There are so many journals to read online that it can sometimes boggle the mind. But there are a few that I make sure to consistently read. Superstition Review is one of those, and the current issue doesn’t disappoint. My favorite poems in the issue are by Erin Elizabeth Smith, but I’d particularly like to talk about “Four Photographs of House with Mother.” Please read it here.
The poem moves beautifully through stages, using the speaker’s house as a central focus with the mother as a recurring figure. I love that the images are so strong (the one-winged cowbird, the pat-of-butter house, the lightning-carved tree), and I am particularly enamored with the line breaks in Erin’s poem. If we look at the first stanza, and just read through the last words, we get:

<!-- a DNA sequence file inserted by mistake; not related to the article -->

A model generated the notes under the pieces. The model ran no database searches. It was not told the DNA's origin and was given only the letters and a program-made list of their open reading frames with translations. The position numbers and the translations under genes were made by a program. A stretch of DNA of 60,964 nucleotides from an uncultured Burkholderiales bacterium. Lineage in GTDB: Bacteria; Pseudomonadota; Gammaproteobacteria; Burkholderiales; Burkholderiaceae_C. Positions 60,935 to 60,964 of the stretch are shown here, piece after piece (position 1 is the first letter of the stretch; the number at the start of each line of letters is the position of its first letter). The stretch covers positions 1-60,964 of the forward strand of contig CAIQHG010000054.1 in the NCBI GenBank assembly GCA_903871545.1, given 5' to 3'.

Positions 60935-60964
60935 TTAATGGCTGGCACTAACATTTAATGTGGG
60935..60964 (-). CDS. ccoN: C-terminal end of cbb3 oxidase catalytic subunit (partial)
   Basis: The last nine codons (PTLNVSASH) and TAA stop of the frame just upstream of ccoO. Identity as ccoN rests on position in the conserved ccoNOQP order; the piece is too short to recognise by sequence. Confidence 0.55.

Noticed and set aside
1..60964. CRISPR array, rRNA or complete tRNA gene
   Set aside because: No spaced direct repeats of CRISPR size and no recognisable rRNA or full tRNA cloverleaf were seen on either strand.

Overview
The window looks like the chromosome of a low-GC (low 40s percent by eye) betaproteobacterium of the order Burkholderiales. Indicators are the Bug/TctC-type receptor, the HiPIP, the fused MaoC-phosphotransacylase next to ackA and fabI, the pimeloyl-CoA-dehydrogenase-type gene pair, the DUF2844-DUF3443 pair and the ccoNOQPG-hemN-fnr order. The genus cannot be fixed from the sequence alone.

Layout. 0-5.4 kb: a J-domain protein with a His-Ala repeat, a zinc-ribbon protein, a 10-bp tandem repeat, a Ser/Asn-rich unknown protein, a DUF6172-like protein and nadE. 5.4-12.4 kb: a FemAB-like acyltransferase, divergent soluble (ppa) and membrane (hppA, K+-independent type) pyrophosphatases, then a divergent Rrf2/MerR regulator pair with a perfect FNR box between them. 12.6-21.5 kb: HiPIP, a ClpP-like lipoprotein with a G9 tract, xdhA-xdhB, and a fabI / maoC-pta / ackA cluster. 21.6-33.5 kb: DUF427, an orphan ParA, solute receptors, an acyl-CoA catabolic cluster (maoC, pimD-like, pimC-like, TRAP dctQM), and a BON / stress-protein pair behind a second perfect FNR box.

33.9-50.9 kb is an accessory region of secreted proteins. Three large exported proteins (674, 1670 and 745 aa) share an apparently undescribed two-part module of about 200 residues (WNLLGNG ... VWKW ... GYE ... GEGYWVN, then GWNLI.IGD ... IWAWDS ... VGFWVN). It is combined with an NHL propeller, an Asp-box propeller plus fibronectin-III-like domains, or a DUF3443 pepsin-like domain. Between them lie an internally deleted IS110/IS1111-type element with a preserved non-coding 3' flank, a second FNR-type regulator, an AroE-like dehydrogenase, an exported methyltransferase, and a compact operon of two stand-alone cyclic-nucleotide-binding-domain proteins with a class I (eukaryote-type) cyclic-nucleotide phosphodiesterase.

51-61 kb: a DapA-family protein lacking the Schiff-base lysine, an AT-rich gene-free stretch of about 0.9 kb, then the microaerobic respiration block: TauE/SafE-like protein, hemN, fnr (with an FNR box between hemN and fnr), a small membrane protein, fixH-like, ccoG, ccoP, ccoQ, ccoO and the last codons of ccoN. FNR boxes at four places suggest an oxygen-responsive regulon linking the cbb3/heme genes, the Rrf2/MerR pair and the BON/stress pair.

Reading the last words creates a feeling of the sensual contradictions of adolescence – the physical words (shaving, palm, smooth, elbows), the words that can be read as physical (knobs, frame, smooth, against) and the pieces of the home (dresser, chair, color) all used in a stanza about a shared removal of childhood for something newer, the hard work of change. By the time we get to the end of the poem, the end-words have cycled back to “children” and “can”, re-opening the possibility of beginnings.
If you want to write:
Use your childhood home as the central focus of a poem written in parts. Feature the home in a different way in each section.